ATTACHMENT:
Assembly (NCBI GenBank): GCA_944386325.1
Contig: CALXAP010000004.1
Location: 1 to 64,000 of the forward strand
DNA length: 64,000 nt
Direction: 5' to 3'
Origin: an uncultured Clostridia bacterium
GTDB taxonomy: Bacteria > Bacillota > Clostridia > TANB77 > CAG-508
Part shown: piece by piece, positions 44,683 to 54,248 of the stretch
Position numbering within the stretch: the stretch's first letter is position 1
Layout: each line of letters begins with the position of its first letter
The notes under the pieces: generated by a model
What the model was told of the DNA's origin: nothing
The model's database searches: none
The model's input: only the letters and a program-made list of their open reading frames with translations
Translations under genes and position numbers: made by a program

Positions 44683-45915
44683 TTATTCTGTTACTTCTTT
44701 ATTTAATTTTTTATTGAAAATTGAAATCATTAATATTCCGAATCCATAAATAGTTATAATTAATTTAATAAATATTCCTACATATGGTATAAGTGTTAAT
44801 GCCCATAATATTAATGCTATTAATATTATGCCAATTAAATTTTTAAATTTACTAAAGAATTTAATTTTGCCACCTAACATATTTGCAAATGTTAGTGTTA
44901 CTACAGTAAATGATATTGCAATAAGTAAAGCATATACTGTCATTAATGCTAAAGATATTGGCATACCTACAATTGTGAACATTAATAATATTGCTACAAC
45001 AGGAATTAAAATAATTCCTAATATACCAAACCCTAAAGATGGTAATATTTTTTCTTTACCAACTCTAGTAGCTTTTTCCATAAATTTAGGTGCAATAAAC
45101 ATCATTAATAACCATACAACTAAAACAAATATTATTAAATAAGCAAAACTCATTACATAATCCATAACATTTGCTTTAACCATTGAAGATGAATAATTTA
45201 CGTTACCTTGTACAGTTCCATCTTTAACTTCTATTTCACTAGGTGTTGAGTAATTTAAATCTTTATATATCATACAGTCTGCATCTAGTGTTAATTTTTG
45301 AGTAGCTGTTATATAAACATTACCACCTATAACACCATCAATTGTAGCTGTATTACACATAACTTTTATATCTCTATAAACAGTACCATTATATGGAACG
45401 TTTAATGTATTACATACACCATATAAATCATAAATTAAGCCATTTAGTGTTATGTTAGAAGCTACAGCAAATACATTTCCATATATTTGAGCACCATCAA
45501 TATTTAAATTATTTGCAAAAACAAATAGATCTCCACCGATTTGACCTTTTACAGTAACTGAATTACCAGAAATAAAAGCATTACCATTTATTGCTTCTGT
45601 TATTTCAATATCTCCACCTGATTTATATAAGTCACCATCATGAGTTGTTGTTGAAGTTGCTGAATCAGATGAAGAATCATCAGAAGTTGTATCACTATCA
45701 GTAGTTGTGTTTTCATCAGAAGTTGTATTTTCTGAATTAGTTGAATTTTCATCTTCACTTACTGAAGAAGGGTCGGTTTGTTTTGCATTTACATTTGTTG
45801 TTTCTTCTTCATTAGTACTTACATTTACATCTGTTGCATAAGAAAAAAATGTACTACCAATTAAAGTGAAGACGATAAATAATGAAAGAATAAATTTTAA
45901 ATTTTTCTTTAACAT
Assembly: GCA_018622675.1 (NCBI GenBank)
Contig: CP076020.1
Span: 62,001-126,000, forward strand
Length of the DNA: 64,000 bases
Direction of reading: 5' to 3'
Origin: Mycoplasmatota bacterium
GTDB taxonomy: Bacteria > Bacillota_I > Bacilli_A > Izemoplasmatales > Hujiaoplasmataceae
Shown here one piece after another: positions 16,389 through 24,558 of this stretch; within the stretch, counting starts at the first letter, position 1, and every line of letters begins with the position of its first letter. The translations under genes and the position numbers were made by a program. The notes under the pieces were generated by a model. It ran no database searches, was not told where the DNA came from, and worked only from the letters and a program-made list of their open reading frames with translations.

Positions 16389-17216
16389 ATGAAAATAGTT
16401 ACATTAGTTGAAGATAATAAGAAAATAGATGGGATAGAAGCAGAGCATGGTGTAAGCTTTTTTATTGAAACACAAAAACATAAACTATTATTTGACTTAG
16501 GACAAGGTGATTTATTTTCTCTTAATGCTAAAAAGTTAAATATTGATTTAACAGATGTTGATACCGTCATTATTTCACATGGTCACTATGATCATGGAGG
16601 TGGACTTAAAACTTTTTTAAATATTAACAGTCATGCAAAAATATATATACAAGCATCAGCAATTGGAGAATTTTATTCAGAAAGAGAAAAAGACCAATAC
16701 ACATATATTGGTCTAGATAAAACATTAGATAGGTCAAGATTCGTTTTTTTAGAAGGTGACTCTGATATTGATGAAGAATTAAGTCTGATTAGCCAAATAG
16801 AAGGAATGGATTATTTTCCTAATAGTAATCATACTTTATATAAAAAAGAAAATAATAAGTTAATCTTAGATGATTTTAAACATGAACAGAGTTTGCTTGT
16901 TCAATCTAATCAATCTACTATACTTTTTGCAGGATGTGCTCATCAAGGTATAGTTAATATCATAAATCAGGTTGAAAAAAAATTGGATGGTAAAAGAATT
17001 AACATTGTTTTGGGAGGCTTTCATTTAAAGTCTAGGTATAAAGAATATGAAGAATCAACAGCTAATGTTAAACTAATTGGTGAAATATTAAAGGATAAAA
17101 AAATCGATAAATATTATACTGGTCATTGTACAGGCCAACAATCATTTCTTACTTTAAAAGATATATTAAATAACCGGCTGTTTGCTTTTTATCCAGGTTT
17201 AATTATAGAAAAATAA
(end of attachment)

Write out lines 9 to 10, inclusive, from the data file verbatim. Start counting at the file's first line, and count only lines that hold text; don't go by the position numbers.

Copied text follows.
Position numbering within the stretch: the stretch's first letter is position 1
Layout: each line of letters begins with the position of its first letter